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Coal workers' pneumoconiosis.
Preventing occupational disease and injury. Weeks JL, Levy BS, Wagner GR, eds. Washington, DC: American Public Health Association, 1991 Jan; :203-209
Coal workers' pneumoconiosis (CWP) was reviewed. CWP is insidious in onset, characterized by opacities on chest X-rays. A conventional method of X-ray interpretation to diagnose CWP was developed by the International Labor Organization (ILO). However, there are still inconsistencies in the interpretation of radiographs. The prevalence of CWP increases with increasing coal dust exposure. About 4% of working miners developed CWP after 15 years, and 19% of miners with greater than 30 years experience showed ILO category 1/0 or greater CWP. The cause of CWP is respirable coal mine dust, dust that is less than 5 micrometers in diameter and consisting mostly of coal but also including silica (14808607). Pathophysiology of CWP was reviewed. Coal dust exposure is associated with loss of lung function, resulting in obstructive lung disease. Miners have increased rates of emphysema and chronic bronchitis. Prevention involves reducing dust exposure by improving ventilation and improving dust suppression. Enforcement of strict dust control standard supports preventive methods. Rehabilitation efforts are the same as for other lung disease sufferers.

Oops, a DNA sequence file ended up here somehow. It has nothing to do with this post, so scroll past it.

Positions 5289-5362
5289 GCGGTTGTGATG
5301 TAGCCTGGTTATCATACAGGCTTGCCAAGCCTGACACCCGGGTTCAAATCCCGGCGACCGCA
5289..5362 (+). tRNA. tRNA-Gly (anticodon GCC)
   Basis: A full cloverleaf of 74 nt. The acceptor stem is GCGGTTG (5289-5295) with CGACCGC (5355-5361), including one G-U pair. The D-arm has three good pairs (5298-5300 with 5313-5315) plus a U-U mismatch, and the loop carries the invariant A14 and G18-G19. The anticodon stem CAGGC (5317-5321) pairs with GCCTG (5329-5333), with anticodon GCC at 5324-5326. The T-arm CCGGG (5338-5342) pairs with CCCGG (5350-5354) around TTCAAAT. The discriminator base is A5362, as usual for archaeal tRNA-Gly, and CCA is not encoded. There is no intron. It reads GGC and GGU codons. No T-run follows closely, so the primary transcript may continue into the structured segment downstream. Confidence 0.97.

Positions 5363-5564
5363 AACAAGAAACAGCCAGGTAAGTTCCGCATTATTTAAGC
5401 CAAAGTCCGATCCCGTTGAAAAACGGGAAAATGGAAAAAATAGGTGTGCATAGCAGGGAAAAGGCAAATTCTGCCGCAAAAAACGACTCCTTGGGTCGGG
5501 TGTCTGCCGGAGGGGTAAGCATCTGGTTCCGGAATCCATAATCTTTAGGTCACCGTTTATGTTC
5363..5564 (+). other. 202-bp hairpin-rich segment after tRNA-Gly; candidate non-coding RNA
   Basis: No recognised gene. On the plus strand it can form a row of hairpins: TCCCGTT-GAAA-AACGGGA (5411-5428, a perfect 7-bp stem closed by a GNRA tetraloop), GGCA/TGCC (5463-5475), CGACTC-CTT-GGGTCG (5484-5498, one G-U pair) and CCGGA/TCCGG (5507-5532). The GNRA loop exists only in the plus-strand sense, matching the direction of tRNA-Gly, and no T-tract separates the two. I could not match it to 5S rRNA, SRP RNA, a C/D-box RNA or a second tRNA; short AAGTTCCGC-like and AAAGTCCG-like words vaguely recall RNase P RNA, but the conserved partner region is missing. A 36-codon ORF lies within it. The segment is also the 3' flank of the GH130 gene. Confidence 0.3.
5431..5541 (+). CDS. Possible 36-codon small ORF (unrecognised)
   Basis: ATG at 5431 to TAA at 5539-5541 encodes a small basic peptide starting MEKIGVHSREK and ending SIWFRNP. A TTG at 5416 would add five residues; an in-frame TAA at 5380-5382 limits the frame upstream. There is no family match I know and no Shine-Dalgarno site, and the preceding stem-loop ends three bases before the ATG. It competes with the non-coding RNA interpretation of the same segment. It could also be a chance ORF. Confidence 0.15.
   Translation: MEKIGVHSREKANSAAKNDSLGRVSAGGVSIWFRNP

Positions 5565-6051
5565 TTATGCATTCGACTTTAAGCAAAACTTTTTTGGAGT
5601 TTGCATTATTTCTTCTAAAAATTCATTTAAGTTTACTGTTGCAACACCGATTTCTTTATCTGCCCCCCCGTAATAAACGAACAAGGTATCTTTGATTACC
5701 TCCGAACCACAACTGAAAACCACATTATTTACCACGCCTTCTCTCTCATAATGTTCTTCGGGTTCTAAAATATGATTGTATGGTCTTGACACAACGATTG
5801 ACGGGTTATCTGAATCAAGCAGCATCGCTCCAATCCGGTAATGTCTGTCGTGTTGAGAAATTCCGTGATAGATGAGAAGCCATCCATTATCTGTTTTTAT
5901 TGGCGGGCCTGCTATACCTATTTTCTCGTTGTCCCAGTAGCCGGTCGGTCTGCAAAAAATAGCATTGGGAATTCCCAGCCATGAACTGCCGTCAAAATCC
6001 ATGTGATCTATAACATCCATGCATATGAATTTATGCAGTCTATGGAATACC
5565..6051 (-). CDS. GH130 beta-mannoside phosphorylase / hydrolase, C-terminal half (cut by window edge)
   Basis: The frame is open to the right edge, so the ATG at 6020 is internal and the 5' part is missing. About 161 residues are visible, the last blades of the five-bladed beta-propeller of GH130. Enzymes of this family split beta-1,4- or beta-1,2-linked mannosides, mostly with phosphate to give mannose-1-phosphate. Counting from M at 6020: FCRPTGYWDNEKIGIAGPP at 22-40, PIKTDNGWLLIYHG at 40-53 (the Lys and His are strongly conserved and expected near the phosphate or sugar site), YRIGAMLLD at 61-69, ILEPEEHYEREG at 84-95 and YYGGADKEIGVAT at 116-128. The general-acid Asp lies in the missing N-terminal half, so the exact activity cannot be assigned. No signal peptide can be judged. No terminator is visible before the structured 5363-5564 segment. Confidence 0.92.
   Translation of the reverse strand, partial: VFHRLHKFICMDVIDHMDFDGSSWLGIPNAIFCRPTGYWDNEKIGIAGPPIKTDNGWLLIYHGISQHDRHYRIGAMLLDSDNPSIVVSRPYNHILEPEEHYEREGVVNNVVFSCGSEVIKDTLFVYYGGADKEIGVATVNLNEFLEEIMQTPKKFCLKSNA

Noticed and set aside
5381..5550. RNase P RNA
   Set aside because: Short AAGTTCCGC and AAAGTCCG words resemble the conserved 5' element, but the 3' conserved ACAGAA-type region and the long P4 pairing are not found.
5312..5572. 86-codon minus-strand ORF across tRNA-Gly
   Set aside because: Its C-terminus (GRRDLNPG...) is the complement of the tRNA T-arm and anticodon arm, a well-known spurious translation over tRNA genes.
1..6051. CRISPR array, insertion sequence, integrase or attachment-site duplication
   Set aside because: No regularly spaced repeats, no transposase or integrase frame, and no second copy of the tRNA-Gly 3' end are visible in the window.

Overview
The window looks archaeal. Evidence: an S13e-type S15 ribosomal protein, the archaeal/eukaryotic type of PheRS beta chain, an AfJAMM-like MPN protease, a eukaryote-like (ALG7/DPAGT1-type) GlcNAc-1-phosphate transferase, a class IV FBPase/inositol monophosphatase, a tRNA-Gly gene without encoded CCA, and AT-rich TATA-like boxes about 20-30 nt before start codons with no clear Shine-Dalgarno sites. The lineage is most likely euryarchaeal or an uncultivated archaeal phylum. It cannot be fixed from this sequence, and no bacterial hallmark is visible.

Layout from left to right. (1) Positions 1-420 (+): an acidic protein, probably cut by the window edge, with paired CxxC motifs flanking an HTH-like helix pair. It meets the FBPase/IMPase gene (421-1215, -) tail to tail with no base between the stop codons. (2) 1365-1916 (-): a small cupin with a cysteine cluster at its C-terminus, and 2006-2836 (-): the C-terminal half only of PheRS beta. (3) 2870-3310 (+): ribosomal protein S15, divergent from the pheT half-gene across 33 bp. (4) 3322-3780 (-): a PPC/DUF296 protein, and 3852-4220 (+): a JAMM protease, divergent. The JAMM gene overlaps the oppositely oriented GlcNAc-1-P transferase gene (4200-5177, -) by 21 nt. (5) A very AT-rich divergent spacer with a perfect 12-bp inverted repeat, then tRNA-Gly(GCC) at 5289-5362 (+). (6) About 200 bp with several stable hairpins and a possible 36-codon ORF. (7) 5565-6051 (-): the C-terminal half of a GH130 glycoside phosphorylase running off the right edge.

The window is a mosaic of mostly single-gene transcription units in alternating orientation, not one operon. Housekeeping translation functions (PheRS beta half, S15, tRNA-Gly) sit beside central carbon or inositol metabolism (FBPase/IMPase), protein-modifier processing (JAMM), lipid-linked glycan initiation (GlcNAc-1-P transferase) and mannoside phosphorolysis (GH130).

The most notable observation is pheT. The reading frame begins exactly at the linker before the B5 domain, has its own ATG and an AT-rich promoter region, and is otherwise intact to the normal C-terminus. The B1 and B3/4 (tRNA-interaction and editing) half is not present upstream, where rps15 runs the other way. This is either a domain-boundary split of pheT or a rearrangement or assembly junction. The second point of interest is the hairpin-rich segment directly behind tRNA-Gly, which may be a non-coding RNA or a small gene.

Coal-workers-pneumoconiosis; Occupational-exposure; Coal-miners; Chest-X-rays; Coal-dust; Silica-dusts; Physiopathology; Pulmonary-function-tests
Weeks-JL; Levy-BS; Wagner-GR
Preventing occupational disease and injury
Page last reviewed: September 2, 2020
Content source: National Institute for Occupational Safety and Health Education and Information Division